S2: Exploring literary language transcript

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Teacher: My whole classroom is centred around quality literature and the fact that the new syllabus is really giving teachers permission to just opening up all the libraries. We’re opening up the bookshelves and bringing quality literature back into the classroom. I just think it’s so important, it’s so engaging for students. The most I ever get out of my students, the best conversations I have with my students are when we’re reading a quality text.

We’re going to look at how Margaret Wild uses that language and we’re going to look at a specific passage in the text and we’re just going to study that passage in the text and we’re going to look at how she uses that language and what she does to capture that moment in time.

The ways that I ensure that my students know what is expected of them is that I really make sure that I have a clear focus for the lesson, so I set up a learning goal, learning intention for the students and we really go through that together thoroughly. So we pull it apart we know exactly what it is, what our end goal is for the lesson.

“The baby wailed waving a tiny fist; the lion felt a spark of pity in his chest”.

We get tears, we get laughter, we get happiness. The students and I connect the stories that are in those books and they lead to other books and then they lead to other stories of their own lives and I just think it’s the most important thing you can have in your classroom.

“If I could I would take them into the library where it is warm and safe. If only I could move.” He’d never desired anything so fervently before”. So we’re going to go back and have a look at that whole passage now. “The lion felt a spark of pity in his chest”. To me that word “spark”, I think Margaret Wild has chosen that word specifically to really get things going. It’s like you’re sensing that something’s about to happen. This is almost like a little start of that transformation. “The lion felt a spark of pity in his chest”. So it’s just a little ‘boop’, right there in his chest. Something’s ignited in him.

I like to model my love of quality literature. I really like to put that out there with my students. That’s what I’m all about, that’s what my classroom is all about. And I really make sure that they have that love of quality literature.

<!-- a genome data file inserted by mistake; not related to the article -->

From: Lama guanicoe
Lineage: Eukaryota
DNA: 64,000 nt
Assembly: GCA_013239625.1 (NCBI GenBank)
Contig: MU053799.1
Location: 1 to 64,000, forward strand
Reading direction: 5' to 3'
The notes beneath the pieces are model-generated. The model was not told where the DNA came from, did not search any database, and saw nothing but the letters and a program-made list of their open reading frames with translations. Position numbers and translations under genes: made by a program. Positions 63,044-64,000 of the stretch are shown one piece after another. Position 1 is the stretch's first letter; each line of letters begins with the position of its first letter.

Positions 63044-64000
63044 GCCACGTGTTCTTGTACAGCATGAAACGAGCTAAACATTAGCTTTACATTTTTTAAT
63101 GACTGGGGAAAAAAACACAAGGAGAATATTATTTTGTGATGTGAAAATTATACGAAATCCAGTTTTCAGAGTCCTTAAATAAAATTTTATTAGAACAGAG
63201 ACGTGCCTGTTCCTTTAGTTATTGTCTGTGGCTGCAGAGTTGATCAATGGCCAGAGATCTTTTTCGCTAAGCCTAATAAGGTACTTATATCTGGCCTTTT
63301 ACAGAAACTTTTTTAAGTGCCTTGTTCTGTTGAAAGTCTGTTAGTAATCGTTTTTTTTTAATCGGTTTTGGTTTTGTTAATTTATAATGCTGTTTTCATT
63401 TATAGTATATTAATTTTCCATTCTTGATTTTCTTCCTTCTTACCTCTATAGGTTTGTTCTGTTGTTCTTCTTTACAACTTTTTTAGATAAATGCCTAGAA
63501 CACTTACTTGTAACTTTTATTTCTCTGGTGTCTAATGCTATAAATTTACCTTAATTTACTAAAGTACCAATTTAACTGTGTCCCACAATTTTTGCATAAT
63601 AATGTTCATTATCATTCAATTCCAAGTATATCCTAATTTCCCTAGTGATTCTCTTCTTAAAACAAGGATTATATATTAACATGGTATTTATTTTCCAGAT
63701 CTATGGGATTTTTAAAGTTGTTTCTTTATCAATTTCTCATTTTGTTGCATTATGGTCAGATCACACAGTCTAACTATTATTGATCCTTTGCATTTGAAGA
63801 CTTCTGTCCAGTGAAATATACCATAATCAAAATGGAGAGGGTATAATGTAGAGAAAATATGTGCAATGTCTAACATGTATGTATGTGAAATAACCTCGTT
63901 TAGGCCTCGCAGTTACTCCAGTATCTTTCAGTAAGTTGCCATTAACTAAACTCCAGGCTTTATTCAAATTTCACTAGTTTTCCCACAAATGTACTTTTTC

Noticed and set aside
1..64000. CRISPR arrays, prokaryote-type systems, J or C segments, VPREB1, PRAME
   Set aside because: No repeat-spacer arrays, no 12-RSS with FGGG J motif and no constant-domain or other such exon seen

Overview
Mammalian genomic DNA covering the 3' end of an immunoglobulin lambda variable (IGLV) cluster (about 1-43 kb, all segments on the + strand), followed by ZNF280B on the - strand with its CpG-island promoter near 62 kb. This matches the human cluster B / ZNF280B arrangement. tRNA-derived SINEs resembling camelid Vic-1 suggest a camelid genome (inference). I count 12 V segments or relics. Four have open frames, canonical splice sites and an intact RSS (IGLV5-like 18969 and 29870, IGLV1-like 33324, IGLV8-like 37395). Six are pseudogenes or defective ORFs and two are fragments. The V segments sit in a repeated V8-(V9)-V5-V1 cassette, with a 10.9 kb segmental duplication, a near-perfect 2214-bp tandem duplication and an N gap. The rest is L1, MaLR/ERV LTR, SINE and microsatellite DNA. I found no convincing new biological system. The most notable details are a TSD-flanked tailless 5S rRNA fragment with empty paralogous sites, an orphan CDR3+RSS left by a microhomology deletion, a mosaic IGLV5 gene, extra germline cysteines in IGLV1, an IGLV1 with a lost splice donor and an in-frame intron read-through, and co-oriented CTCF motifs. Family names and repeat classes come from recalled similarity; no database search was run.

“His heart flickered”. So first the spark, then his heart starts to flicker. So things are starting to build aren’t they? First the spark, then the flicker of his heart. Have you ever had that, when your heart just has a little ‘whit’, a little flicker and you feel a little bit of joy and happiness inside? I think that’s what the lion was doing. His heart was flickering. Those two words; spark and flicker. They make me think of….I see an image in my mind when I think of that. The image that I see is fire. Did you..can you relate those two words, spark and flicker. Can you relate those two words to a fire? Kirsty did you want to contribute something?

Student: You know how it said he felt a spark of pity in his chest, and you know how it said that his heart flickered? Maybe it went from his chest to his heart and his body started, like, transforming.

Teacher: Oh, you’ve thought about something that I didn’t even think of.

I made sure that when we were working on the floor, that everything that I was doing was directed at all students, but at the same time I was requiring some students to work in different ways. So, when the students are working on the floor, I would ask for, I might join in with a little group who I know are working at a certain level and point my directed questions at them in a certain way to know that I want to get something specific from those particular students. Whereas another group of students I might have say, some higher order questioning I may give to them and I really want them to be quite critical about what they’re doing in the text and how they’re thinking about the texts.

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